Written by Nelson George
Directed by Nelson George and Diane Paragas
Length: 1hr 15min
Available on Netflix and Hulu Plus
Here’s a list of names for you: Spike Lee, Chris Rock, Wynton Marsalis, Rosie Perez, Carl Rux, Erykah Badu, Mos Def, Talib Kweli. You’ve probably heard at least a few of these names, and if you’re into urban arts you’ve probably heard them all. The list contains singers, writers, filmmakers, poets, rappers, and musicians. These people have one thing in common–they come from the same neighborhood in Brooklyn. That neighborhood is Fort Greene, a locale which has given the world these artists and many, many more. Brooklyn Boheme is an intimate look at this influential New York neighborhood.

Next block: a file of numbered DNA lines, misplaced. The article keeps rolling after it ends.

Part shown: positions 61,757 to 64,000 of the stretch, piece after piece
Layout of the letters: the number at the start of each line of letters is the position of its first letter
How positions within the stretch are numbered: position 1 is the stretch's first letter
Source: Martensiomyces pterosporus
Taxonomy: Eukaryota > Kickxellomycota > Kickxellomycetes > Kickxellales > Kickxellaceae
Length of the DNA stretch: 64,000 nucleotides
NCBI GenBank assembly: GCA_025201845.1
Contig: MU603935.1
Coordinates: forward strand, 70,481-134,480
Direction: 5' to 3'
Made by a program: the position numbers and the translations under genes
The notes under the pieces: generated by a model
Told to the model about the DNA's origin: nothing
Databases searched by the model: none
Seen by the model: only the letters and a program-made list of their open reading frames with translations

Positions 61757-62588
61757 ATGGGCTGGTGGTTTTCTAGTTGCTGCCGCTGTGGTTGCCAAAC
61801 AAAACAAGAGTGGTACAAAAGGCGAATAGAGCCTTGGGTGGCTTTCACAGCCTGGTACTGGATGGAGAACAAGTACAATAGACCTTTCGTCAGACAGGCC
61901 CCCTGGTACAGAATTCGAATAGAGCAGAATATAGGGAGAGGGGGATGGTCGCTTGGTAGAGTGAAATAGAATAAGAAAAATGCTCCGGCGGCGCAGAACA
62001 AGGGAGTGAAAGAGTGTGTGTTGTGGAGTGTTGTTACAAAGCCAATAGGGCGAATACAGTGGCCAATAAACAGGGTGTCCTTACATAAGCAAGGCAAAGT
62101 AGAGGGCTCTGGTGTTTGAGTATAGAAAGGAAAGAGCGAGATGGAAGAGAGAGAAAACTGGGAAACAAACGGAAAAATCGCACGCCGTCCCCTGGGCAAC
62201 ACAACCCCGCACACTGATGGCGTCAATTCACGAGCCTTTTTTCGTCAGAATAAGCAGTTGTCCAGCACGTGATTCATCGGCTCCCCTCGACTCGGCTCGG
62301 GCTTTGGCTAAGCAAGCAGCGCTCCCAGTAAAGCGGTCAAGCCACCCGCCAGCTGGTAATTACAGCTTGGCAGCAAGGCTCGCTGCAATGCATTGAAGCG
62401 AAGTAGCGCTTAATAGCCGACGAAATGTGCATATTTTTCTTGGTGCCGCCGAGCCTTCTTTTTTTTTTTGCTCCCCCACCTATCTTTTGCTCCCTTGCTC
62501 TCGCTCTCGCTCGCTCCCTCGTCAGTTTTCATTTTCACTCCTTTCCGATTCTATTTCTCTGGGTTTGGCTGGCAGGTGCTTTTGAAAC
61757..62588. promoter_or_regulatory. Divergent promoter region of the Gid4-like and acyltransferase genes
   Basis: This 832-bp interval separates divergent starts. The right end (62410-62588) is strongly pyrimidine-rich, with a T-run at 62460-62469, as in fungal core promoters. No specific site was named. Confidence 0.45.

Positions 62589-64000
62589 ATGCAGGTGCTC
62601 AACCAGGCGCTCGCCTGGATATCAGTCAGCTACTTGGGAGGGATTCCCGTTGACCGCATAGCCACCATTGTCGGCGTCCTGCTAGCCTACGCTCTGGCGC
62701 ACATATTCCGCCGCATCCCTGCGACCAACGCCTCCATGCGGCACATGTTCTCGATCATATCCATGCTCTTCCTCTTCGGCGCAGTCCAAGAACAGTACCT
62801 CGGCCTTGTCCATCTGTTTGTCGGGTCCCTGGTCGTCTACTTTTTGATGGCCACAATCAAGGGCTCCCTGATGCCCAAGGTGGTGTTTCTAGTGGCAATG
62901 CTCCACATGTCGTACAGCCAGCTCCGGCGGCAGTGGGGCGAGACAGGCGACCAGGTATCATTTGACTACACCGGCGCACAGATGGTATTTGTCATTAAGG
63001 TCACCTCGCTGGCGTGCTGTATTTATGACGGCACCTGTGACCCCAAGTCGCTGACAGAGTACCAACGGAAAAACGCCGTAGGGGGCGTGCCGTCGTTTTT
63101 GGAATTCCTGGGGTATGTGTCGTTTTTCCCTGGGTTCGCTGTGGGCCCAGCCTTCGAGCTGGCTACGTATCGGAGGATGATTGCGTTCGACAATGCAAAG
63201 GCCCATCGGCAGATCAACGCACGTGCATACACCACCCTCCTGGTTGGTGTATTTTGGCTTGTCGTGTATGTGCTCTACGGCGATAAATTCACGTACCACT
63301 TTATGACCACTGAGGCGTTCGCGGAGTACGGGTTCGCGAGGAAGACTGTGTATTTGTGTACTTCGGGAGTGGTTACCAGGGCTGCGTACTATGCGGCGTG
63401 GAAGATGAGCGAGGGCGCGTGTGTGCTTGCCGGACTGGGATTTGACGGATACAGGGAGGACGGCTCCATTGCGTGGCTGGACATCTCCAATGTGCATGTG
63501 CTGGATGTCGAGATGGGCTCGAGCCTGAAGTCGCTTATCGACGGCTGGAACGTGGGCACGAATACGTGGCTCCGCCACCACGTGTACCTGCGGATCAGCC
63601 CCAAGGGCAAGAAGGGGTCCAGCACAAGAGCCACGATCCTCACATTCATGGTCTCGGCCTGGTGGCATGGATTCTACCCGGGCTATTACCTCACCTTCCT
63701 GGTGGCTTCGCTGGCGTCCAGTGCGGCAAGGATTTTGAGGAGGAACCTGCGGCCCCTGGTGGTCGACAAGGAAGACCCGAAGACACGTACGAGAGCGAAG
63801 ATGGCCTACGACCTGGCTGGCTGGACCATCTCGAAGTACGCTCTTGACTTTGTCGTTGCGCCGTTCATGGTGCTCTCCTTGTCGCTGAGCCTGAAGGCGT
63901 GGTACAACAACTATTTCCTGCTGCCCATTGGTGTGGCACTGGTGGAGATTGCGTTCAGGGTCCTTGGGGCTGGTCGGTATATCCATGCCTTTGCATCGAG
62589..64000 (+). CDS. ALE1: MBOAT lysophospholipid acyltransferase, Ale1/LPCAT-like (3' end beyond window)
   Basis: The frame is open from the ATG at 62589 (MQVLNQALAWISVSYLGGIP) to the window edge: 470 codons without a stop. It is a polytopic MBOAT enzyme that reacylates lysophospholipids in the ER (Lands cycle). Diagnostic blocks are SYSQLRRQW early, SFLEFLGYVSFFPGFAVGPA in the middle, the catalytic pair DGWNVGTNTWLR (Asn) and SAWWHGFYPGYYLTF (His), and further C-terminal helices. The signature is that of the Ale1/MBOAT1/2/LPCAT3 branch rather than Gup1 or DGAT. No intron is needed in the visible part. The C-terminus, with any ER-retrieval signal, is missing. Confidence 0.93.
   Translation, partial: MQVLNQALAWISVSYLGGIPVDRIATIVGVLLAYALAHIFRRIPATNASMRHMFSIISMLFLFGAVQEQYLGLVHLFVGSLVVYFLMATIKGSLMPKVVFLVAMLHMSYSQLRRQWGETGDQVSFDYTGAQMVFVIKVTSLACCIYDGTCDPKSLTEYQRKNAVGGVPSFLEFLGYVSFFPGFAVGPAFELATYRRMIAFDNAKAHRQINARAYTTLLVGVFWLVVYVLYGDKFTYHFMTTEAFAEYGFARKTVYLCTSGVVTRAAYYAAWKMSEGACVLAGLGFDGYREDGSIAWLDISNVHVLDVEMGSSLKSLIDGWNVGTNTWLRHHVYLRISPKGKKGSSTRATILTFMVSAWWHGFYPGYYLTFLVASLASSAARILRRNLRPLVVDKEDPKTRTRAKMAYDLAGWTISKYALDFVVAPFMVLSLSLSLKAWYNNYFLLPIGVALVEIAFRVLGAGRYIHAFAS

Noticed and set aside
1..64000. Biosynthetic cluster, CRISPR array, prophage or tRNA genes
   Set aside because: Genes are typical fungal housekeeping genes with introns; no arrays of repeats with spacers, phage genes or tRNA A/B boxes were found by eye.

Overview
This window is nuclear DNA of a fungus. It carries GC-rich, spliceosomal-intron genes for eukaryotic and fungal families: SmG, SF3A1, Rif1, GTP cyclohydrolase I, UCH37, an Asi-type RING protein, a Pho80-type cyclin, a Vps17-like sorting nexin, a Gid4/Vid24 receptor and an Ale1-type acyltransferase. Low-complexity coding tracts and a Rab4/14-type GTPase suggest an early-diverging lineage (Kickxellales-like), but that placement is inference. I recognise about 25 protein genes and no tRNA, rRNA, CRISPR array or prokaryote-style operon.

Yesterday I posted a review for the Spike Lee joint, Do the Right Thing. When I first saw that film I wondered, “Where did this kind of art come from?” Who, what, when, where, and most importantly why? Brooklyn Boheme answers these questions. The documentary is told in ten diverse chapters, each telling a particularly rich and complete story from Fort Greene.
This is not a story about artists, but about art. Brooklyn in the 1980s was a movement, maybe even a revolution, of the arts. Director Nelson George captures the feeling of this period with interviews, scenic pans, and sharp commentary. The film is refreshing and encouraging to anybody who still believes in the power of the arts, or who just wants to make a difference in their community.
3 1/2 out of 4 stars